Harvesting the Web

On January 31, 2018 by Monica Erives

Author: Monica Erives, Digital Library Fellow

It may be cold and icy outside, but for the Remix team it’s harvest season! We are getting cozy with Outwit Hub, a web scraping software application, whose unofficial motto is “Harvest the Web.”

The tool is designed to help researchers extract data from web pages all tangled up in the structure of HTML code and output them in organized formats. Built in a web browser, you can browse the web within the application as you explore sites from which you want to extract data or navigate to files stored on your computer. Once you navigate to a web page or file, Outwit Hub automatically dissects it into its different elements – tables, lists, text, links, images, documents, etc.  For more complicated extractions, a custom scraper can be built by utilizing patterns in the HTML and that’s exactly what we’re doing!

But why are we doing this you ask?

For some time the Remix team has been in possession of remnants of the now defunct Imagining History Portal, which you can now only view using the Wayback Machine. The portal was a collaborative compilation of research data on the existing manuscripts and fragments of the Brut chronicle at libraries across the globe (View the digitized Dartmouth copy of The Brut Chronicle). The remnants of this portal include copies of the HTML code for each of the research records. In an effort to revive the portal into a working database of manuscript research, we first have to turn messy HTML files into organized data collections that can be manipulated and uploaded to a new working site (ideally avoiding a painstaking copy/paste job).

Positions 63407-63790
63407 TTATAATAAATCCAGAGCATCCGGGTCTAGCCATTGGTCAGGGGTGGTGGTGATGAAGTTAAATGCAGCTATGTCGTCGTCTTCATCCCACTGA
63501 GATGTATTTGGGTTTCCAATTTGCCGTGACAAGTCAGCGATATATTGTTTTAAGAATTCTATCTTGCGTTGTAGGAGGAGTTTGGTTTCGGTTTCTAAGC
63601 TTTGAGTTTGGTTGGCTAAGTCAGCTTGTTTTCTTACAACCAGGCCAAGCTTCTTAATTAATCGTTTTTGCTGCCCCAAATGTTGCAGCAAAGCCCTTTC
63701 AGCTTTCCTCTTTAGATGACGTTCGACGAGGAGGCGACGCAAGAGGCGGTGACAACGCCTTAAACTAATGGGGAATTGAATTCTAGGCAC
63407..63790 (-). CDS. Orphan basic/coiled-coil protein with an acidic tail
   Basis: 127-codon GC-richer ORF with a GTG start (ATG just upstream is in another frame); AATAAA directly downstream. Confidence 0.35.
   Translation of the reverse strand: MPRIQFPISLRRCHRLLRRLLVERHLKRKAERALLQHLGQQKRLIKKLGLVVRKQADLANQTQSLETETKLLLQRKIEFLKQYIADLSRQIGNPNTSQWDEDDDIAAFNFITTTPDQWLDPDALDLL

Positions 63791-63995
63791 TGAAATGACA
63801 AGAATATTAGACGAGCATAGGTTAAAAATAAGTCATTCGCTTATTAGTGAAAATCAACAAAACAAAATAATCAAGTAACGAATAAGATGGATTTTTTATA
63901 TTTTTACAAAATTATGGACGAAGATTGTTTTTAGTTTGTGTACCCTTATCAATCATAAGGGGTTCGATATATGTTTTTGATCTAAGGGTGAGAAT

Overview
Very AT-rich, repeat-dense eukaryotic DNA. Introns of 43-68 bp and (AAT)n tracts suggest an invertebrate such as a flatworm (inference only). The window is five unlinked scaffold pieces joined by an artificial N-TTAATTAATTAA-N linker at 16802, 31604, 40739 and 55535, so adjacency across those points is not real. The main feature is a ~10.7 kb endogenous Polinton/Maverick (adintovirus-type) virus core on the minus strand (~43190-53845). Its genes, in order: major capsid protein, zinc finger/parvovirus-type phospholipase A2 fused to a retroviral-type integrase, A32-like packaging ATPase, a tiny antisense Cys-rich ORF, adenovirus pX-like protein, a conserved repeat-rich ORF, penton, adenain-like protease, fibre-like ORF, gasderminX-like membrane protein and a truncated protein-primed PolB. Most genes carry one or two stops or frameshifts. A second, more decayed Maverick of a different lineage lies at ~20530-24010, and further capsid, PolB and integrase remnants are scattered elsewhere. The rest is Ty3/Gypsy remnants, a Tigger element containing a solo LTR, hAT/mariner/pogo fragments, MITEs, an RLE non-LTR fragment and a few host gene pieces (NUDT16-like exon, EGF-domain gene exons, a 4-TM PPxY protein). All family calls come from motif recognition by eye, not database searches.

Enter James Adams, Data Visualization Librarian at Dartmouth. James introduced us to Outwit Hub and, well, you can see the results for yourself!


HTML file for one manuscript record



A collection of 135 records scraped from their corresponding HTML files and presented in an organized table format


In order to accomplish this, we built a custom scraper by carefully selecting the HTML markers before and after the content we wanted scraped. In the example below, in order to scrape the “Manuscript Pressmark” text from the HTML (text highlighted), we entered <h2> and </h2> in the “marker before” and “marker after” fields. The scraper then finds those html elements and grabs the text between them. Note: This simple example only works because, in this case, there is only one instance of an <h2> heading element per page. For most other content, the markers are longer to maximize uniqueness and enable the scraper to pinpoint the correct data.

Once all of the markers are set up for a single web page/record, the scraper can be applied to all 135 records, resulting in an organized spreadsheet of field names and descriptions and bringing the Imagining History Portal one small step closer to life!

Building a custom scraper in Outwit Hub

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